iMonitor Project Presented at the G20 Anticorruption Working Group: Highlights from Panel Discussion

Monithon Europe had the privilege of being represented by its president Luigi Reggi at the recent G20 Anticorruption Working Group event “Just and Sustainable Procurement for People and Planet” held in Paris, France. This gathering saw key discussions on the role of public procurement and the monitoring of public spending through open data and digital technologies. These topics are central to the G20’s agenda leading up to the summit in Brazil in November 2024, where global commitments, including the recent resolution on digitization, data, and ICTs in procurement, will be finalized.

The event featured prominent panelists such as Sally Guyer and Kristen Robinson from the Open Contracting Partnership, Giuseppe Busia, president of ANAC [here his speech and presentation], and Mr. Henrique de Oliveira Andrade, Chief of Staff of the Secretariat of Internal Control, Office of the Comptroller General, Brazil. Their collective insights underscored the significance of transparency and technological advancements in fighting corruption.



The G20, as the primary platform for global economic cooperation, has played a crucial role in leading the global fight against corruption. G20 countries, accounting for 75% of world trade and 80% of global GDP, committed to ensure they have in place “systems of procurement based on transparency, competition and objective criteria in decision-making to prevent corruption” in 2014. They also approved G20 Principles for Promoting Integrity in Public Procurement in 2015 and a G20 Compendium of Good Practices for Promoting Integrity and Transparency in Infrastructure Development in 2019, emphasizing the need for openness and transparency of such procurement. The States parties to the United Nations Convention against Corruption also committed, in 2021, to “increasing transparency and accountability in the management of public finances and in government procurement, funding and contracting services to ensure transparency in government actions in the use of public funds and during the whole public procurement cycle” to fully implement article 9 of the Convention and approved a resolution entitled Promoting transparency and integrity in public procurement in support of the 2030 Agenda for Sustainable Development last December.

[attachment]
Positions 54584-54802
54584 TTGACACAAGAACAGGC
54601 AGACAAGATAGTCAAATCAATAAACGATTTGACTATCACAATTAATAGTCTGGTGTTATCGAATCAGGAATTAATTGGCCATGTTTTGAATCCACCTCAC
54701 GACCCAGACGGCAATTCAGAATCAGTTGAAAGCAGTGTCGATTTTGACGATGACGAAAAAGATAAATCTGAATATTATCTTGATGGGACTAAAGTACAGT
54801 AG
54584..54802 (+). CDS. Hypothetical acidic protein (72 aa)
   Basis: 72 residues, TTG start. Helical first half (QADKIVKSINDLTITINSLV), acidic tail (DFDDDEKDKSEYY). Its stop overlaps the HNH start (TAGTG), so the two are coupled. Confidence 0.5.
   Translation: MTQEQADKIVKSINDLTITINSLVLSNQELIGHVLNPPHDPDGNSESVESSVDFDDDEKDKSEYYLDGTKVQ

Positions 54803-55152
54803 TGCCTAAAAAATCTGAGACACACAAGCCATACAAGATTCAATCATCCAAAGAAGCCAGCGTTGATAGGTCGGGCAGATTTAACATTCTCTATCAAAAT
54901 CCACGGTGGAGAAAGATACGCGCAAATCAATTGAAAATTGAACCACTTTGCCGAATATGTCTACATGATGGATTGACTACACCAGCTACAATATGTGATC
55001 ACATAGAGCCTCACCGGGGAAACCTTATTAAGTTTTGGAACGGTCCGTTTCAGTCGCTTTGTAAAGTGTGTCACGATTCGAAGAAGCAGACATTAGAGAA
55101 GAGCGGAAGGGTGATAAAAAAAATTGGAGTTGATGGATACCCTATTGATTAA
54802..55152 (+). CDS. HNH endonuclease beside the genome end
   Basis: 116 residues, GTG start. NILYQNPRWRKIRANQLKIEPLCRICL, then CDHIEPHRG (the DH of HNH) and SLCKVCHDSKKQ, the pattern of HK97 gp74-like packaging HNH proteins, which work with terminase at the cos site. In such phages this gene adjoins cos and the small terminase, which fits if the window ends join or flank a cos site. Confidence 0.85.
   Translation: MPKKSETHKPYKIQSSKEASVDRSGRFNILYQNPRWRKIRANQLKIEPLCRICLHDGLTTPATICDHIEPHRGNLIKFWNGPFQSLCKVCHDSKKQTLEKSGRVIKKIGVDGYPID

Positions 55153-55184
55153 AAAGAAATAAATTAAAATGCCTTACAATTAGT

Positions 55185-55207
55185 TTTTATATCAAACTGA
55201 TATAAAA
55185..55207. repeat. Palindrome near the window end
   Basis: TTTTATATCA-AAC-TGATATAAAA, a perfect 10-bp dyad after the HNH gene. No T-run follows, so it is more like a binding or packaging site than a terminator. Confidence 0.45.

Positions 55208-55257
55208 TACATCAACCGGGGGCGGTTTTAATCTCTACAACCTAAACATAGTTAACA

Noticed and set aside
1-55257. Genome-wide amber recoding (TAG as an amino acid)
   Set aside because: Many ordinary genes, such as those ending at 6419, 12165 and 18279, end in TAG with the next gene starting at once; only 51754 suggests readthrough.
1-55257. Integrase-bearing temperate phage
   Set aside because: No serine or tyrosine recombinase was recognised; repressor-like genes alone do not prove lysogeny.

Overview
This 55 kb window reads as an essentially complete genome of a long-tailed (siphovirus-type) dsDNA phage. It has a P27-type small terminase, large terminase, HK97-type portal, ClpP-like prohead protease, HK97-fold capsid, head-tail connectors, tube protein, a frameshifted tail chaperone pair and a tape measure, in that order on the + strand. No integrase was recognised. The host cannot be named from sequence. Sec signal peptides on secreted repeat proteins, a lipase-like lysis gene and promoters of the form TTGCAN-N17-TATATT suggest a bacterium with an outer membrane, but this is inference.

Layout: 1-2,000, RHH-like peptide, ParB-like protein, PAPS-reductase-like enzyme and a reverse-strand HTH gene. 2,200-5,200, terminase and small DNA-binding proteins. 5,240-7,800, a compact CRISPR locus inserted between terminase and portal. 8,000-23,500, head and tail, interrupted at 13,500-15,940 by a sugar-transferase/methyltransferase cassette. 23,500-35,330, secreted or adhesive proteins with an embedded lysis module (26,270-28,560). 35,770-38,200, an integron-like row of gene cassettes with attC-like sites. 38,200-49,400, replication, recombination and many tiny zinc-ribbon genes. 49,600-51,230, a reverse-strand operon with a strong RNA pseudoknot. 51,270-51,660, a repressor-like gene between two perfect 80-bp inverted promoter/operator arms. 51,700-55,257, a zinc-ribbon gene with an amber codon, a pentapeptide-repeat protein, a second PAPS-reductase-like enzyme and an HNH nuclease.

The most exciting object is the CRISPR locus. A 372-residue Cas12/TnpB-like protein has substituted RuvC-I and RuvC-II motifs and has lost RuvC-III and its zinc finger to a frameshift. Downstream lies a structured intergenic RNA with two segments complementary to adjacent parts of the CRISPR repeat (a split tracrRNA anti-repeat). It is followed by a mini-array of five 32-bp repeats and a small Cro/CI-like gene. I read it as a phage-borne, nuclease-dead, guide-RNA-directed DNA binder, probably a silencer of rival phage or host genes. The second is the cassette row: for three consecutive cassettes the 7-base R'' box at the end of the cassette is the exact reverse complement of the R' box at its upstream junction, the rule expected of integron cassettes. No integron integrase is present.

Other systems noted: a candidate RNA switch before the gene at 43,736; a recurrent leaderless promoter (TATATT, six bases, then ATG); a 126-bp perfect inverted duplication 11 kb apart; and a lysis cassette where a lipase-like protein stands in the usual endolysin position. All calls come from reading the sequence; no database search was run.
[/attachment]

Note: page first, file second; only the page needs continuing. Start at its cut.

Monithon introduced its latest initiative, the iMonitor project coordinated by the Government Transparency Institute, as a key example of leveraging technology to combat corruption and fraud in public procurement. The project combines data-driven risk assessments with civic monitoring of public contracts, empowering local communities to evaluate the outcomes of public tenders and report actionable findings to law enforcement agencies. This approach highlights the potential of digital tools to enhance the capabilities of citizens in ensuring accountability and transparency in public spending.

Monithon, created in 2013 as an independent initiative supporting citizens in the participatory assessment of the effectiveness of EU projects, has, since 2023, offered a specific methodology and a tool for gathering input on potential misuse of public funding to anyone. The input from local communities is primarily used to foster collaboration with local authorities responsible for local investments, but it can also be forwarded, if deemed relevant, to national anticorruption authorities.

Citizens can select relevant public tenders to monitor on the OpenTender portal, which gathers open government data on millions of contracts in the EU from different official sources and calculates corruption risk indicators for each tender. In Italy, citizens can also start the selection process by identifying an EU-funded project in their town or neighborhood through the Project Finder map, where projects are georeferenced with high precision based on the address. Once they find an interesting project for their community, they can look for related public tenders through the Unique Project Code, which all Italian public administrations use.



The panel discussion indeed highlighted the importance of including civic actors in the procurement process, by “giving stakeholders clear channels to turn insights from open data on public procurement into policy changes, better resource allocation, stronger contract negotiation and smarter more efficient delivery of goods, services and infrastructure”. For this to happen, citizens should be able to access sufficient training on technical matters.  The discussion also focused on the crucial availability of high-quality and interoperable data, such as those connecting investment projects, public tenders, business registers, company ownership, and beneficial ownership. The AI application ALICE presented by the Brazilian government seems a very promising tool when based on the right data.

We extend our gratitude to the delegates of the G20 countries for their engaging questions and to the French government team for their excellent organization of the event. The outcomes of this session will be shared with the UN Office on Drugs and Crime (UNODC) to support the implementation of CoSP resolution 10/9.

For more information about the iMonitor project, visit the iMonitor website.

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